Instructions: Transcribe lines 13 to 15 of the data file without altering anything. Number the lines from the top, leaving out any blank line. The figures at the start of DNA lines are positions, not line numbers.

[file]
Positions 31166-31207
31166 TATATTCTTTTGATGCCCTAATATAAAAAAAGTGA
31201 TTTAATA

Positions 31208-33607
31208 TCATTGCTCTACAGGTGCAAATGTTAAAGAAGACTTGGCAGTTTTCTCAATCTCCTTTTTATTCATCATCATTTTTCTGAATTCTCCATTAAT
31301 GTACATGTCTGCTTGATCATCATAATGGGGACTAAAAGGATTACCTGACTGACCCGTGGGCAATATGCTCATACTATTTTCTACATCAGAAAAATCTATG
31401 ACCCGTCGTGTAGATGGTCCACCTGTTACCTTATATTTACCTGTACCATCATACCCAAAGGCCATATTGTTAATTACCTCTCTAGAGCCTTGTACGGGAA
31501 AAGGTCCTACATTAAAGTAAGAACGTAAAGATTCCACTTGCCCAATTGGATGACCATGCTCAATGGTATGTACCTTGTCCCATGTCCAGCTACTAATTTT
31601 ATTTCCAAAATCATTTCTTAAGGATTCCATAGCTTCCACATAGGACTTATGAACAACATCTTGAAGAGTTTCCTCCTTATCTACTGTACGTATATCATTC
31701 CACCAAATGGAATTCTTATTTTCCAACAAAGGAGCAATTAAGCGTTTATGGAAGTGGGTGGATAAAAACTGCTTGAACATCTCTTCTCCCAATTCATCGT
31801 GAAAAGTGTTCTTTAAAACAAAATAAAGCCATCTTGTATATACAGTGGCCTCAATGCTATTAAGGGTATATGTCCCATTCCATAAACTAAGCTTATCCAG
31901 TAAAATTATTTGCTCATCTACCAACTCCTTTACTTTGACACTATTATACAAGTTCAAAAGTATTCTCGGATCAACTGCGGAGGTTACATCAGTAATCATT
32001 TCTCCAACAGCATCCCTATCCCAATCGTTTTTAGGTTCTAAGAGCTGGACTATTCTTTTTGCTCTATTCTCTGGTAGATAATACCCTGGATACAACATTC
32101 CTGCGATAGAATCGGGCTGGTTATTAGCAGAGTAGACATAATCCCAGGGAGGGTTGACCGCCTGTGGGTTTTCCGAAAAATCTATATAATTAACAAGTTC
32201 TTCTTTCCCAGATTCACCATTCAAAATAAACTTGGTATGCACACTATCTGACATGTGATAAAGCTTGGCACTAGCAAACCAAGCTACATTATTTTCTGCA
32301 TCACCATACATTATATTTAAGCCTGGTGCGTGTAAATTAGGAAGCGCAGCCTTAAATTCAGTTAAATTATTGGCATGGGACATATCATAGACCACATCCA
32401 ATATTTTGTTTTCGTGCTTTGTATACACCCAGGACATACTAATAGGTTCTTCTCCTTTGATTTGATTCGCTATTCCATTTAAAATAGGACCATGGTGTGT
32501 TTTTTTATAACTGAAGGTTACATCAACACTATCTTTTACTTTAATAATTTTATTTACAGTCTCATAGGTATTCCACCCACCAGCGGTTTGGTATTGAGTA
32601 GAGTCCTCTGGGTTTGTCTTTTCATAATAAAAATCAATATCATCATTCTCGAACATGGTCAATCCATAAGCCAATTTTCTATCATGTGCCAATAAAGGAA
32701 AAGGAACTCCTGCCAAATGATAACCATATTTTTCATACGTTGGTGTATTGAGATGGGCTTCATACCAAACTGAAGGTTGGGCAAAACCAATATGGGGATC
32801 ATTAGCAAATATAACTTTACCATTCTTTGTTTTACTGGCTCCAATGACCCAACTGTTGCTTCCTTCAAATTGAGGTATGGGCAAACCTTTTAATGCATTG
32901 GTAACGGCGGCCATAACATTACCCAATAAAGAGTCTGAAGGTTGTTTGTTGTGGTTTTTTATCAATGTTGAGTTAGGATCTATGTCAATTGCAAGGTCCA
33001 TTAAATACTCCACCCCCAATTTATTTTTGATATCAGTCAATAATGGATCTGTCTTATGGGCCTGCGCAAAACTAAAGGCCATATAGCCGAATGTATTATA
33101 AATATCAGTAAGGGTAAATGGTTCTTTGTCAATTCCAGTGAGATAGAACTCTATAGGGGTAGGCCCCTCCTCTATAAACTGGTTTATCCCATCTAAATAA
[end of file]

32001 TCTCCAACAGCATCCCTATCCCAATCGTTTTTAGGTTCTAAGAGCTGGACTATTCTTTTTGCTCTATTCTCTGGTAGATAATACCCTGGATACAACATTC
32101 CTGCGATAGAATCGGGCTGGTTATTAGCAGAGTAGACATAATCCCAGGGAGGGTTGACCGCCTGTGGGTTTTCCGAAAAATCTATATAATTAACAAGTTC
32201 TTCTTTCCCAGATTCACCATTCAAAATAAACTTGGTATGCACACTATCTGACATGTGATAAAGCTTGGCACTAGCAAACCAAGCTACATTATTTTCTGCA